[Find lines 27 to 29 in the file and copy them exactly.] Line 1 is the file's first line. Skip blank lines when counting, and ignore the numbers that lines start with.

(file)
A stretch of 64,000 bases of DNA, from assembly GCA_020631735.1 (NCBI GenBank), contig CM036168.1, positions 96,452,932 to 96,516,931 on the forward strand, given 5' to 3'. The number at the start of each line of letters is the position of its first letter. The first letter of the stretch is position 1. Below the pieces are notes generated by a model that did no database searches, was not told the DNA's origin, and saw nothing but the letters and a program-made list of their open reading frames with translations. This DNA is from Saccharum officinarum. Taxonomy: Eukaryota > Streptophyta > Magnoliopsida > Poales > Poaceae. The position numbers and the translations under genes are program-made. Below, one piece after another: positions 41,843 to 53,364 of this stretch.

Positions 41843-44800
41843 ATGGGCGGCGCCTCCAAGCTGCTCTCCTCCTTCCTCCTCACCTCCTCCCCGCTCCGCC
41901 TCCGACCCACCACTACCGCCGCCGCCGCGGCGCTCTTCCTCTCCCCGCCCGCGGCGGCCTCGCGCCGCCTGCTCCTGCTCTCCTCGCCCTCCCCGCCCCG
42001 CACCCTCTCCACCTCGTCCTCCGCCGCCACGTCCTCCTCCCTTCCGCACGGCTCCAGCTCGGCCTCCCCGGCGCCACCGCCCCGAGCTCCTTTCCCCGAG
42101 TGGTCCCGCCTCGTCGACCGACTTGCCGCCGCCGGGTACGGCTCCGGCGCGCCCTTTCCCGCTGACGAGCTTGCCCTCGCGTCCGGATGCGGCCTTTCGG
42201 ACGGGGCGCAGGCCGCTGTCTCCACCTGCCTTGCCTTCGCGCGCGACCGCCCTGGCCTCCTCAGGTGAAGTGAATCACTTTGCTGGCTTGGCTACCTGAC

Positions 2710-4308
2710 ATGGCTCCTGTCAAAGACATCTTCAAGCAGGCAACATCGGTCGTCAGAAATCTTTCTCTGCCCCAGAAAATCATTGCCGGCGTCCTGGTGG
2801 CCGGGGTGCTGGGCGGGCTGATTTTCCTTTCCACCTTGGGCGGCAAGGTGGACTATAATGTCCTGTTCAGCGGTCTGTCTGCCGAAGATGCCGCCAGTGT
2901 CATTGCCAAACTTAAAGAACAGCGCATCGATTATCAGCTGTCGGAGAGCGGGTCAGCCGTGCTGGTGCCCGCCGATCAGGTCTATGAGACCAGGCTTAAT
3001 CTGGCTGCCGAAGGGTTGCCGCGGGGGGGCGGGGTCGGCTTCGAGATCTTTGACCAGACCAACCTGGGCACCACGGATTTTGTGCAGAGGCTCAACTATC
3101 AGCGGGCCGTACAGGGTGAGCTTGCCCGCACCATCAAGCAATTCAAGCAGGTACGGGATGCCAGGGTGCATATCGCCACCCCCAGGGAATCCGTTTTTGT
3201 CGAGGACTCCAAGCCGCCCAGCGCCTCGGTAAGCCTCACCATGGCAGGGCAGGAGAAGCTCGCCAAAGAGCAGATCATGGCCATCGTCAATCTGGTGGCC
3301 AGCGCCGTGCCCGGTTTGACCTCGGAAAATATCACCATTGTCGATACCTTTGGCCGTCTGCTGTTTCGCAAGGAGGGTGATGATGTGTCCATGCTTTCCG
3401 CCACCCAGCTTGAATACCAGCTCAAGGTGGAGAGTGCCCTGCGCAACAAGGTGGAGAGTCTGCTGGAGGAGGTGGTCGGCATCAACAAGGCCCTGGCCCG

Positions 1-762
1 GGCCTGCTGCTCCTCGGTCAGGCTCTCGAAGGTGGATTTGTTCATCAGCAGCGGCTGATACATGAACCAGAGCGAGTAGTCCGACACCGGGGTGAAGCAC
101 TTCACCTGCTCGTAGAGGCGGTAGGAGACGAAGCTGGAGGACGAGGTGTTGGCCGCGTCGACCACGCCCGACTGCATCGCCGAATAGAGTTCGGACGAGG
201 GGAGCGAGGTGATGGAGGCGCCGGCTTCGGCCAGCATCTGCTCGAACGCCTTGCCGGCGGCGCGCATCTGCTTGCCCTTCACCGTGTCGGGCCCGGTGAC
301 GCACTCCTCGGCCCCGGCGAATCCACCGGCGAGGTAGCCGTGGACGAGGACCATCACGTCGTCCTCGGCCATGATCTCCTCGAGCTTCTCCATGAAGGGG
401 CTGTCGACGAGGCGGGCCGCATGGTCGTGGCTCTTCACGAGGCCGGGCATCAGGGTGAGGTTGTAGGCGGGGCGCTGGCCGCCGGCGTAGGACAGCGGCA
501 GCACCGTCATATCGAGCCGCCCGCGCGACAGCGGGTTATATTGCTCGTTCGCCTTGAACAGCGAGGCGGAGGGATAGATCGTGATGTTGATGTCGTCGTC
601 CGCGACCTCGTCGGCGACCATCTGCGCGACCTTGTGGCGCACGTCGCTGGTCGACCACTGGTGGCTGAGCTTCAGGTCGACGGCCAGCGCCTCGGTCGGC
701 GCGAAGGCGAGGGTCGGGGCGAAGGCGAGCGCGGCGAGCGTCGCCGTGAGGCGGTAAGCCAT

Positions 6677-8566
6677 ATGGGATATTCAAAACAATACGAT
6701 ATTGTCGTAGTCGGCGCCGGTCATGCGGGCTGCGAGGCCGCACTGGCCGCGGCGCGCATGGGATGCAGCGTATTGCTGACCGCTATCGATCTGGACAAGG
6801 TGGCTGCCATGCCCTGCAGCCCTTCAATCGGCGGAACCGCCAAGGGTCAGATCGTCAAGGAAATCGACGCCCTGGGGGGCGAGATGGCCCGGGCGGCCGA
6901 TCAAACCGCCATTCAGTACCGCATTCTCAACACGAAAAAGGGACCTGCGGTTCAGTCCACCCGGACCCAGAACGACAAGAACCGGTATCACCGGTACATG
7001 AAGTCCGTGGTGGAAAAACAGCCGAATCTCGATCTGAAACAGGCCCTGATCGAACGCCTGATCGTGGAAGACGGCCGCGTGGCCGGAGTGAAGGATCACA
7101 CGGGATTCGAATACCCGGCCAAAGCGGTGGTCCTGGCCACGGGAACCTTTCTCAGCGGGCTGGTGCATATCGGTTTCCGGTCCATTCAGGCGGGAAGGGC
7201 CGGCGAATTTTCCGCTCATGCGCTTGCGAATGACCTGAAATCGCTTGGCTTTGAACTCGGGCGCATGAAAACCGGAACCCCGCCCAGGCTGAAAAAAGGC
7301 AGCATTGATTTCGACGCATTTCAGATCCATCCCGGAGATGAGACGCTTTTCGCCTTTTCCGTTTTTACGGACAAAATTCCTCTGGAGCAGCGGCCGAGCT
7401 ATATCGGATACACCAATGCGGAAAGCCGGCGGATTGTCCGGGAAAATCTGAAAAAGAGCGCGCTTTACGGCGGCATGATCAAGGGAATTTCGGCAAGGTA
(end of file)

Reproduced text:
6677 ATGGGATATTCAAAACAATACGAT
6701 ATTGTCGTAGTCGGCGCCGGTCATGCGGGCTGCGAGGCCGCACTGGCCGCGGCGCGCATGGGATGCAGCGTATTGCTGACCGCTATCGATCTGGACAAGG
6801 TGGCTGCCATGCCCTGCAGCCCTTCAATCGGCGGAACCGCCAAGGGTCAGATCGTCAAGGAAATCGACGCCCTGGGGGGCGAGATGGCCCGGGCGGCCGA